Attorney fees in real estate are always under review. Whether under the eye of a short sale negotiator at a bank or a discerning consumer, the attorney fee is heavily scrutinized, but should it be?
It is important to understand the history of attorney fees in real estate. In the Chicago and Chicagoland area, one percent of the purchase price was used to establish pricing for the attorney fee in a real estate transaction. The fee was price based. According to the United States Census Bureau, the average home in 1970 was about $25,000.00, in turn, the average attorney fee in 1970 was $250.00. The next decade, the average home value increased to low six figures, while the attorney fee increased nominally to the three to four hundred dollar range; however, no longer was the attorney fee tied to the purchase price.
After the purchase price driven model was set-aside in the 1980’s, in the 1990’s, some attorneys nominally increased their fees to the 500-dollar range. Fortunately for the consumer, the attorney fees have remained at 1980/1990 pricing for the last 36 years while the workload per transaction and closing times, third party costs, and staff / office costs have grown year after year.
The residential real estate attorney fee in Chicago is typically a flat fee, per service flat fee, or a hybrid of flat fee contingency; however, even though the fees are charged this way universally, the level of service provide is not universal. Therefore, it is not the fee that should be scrutinized, it is the service provided by your attorney or law firm that should be scrutinized.
There are solo attorneys without staff that practice in various areas that may or may not focus in real estate that charge the same as attorneys with lay support staff that handle the transaction from start to finish, those with lay and attorney staff that assist, or in the case of our office, an all attorney staff. The flat fees charged in these cases may or may not vary and if they do, it is usually marginally, but the service, experience, and support staff, as you can see, vary drastically.
There are offices that do not maintain office hours because they do not have an physical office or work from home, those that maintain partial or regular business hours, or those that have regular business hours as well as extended business hours and weekends. We maintain the last model at our physical office space located at our main office at 2510 W. Irving Park Road, Unit A, Chicago, IL, 60618 with extended business hours and work days.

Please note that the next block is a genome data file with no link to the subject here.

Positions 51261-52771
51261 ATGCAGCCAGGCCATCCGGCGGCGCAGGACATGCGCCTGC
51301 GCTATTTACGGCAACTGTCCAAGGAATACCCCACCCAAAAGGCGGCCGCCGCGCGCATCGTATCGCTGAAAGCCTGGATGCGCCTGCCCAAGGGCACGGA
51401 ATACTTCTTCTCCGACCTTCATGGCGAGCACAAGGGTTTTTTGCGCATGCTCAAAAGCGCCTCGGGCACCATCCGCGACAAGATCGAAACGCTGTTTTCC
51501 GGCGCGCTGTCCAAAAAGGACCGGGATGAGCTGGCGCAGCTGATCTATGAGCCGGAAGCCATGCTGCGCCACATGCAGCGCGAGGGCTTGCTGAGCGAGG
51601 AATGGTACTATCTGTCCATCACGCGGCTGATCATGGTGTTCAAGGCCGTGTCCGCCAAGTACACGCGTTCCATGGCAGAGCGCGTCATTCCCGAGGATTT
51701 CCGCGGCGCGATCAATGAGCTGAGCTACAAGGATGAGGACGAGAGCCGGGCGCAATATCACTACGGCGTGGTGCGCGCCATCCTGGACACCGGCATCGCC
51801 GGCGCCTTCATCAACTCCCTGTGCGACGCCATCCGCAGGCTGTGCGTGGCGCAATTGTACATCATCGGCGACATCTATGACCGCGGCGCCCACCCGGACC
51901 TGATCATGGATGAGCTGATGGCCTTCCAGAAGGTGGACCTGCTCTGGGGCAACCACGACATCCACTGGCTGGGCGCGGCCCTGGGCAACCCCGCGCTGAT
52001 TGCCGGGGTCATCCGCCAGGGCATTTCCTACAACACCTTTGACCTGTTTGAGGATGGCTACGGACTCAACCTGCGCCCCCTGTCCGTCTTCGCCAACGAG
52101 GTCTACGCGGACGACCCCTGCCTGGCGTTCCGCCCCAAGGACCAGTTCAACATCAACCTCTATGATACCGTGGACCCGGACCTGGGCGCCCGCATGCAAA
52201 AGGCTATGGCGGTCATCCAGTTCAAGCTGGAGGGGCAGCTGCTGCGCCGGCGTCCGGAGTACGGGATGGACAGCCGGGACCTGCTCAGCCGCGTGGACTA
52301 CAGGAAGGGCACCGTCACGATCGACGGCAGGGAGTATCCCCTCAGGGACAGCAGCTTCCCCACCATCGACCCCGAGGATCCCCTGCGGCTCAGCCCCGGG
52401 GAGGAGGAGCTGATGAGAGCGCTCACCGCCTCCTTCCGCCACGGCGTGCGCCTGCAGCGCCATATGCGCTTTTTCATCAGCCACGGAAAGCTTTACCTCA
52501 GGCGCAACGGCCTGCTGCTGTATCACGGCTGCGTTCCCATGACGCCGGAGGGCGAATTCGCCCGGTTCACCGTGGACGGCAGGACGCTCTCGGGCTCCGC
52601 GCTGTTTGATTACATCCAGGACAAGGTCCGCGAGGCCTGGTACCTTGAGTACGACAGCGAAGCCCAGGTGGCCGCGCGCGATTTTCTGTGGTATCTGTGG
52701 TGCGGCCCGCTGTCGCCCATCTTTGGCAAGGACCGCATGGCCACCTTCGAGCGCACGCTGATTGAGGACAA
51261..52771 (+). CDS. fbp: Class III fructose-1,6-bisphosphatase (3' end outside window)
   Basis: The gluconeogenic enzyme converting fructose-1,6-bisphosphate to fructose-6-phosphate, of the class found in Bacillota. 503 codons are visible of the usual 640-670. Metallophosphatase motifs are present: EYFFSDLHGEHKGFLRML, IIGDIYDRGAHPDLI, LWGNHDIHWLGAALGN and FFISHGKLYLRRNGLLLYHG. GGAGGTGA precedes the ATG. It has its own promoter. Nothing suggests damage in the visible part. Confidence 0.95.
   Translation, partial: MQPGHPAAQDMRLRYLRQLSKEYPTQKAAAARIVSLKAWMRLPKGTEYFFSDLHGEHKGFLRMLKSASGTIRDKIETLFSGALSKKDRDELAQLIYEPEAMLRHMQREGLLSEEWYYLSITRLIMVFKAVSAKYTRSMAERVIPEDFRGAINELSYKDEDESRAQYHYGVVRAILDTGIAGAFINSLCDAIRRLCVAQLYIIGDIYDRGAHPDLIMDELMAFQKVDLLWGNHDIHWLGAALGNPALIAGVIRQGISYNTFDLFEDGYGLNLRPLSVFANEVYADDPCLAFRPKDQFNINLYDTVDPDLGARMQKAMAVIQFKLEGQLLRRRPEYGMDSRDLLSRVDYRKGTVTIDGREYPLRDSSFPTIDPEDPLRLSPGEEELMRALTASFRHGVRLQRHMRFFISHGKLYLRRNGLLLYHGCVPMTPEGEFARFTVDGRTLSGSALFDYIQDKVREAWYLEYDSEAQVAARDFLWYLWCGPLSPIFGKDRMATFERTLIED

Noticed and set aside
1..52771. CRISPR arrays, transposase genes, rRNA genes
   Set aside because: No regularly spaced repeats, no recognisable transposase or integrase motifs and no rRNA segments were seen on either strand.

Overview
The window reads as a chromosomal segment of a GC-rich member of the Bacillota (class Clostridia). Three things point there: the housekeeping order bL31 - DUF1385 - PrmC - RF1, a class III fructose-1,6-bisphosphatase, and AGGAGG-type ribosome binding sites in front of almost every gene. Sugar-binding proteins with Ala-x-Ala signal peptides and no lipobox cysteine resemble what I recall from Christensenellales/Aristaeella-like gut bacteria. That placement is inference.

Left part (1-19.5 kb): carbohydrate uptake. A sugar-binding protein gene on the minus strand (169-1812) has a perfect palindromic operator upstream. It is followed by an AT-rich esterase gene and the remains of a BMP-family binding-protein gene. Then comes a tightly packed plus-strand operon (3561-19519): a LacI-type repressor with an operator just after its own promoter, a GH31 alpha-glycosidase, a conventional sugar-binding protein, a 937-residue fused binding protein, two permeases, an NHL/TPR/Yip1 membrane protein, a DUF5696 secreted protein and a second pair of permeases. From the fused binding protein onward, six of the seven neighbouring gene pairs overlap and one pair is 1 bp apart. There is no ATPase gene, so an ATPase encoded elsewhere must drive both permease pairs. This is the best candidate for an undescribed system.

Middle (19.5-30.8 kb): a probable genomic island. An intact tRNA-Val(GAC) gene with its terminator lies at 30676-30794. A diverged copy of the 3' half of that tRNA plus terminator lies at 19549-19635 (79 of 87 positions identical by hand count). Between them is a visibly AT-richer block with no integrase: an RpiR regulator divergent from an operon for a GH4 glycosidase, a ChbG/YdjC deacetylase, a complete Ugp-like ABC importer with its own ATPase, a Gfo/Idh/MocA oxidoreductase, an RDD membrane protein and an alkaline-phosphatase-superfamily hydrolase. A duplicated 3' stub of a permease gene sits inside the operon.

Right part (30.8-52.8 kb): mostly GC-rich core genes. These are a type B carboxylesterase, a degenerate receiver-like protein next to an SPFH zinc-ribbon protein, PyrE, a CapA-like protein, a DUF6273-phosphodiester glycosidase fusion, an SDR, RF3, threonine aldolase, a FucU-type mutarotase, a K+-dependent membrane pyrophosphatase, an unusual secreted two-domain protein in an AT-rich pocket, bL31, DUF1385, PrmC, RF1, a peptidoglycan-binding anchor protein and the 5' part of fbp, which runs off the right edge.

There are offices that use title company or third party clerking services to handle your matters and fees or offices that maintain their own clerks to handle your matter—we maintain the latter. We do not pass your fees onto other entities or parties; any fee paid on your behalf is by our office.
There are offices that focus in all areas of the law or other types of law besides real estate that will work for you, offices that focus in real estate, or offices that focus in real estate and include short sale service. We are the latter, we offer representation to developers, buyers, sellers, and short sale sellers and refer out other matters to those that focus in the area of law you need. We provide this without charging upfront or retainer fees—another distinction in service that we provide—even though, in short sales; the workload is 10 to 20 times more than a traditional transaction. The fee then is submitted to the short sale lender, who typically forces our office to discount our rate, but this amount is never billed to our clients.
There are drawbacks and benefits of all these models. Throughout the years, our office has grown and outgrown many of these models to bring us to our current achievement, a collaborative attorney team with a manageable workload that allows extensive experience and ease of access for clients at low flat fees. It is our opinion that the client is best served with an attorney that focuses in real estate and with a support staff that includes some or all attorneys. This is similar to our office. Our office is always a work in progress and we strive to grow and improve the experience for the client every day.
The winner in all this is the consumer that for the last four decades has enjoyed the low attorney fees in real estate transactions.
To the consumer: Get the most out of your dollar! Ask these questions:
1. Does your attorney have support staff that can assist you if they are busy with closings, clients, vacation, or just life?
2. Is the attorney full time? Is the staff full time?
3. Is the support and clerking staff exclusive to the law firm? Are they attorneys?
4. What are business hours and days?
5. What type of law does your office provide representation on?
Make sure that you are working with a full service firm such as ours to help you achieve your real estate dreams and goals. Contact us today to assist you at email@example.com or at 773-539-5970 for assistance buying, selling, short selling, and developing, or with land trusts quit claim deeds, and more.
 Changes to the mortgage monitoring provisions of the contract has tripled the workload just in the last few years alone.
 The average title company costs and lender fees are about 1500-3000 or more each whereas the attorney fee is on average $600—a bargain for the consumer.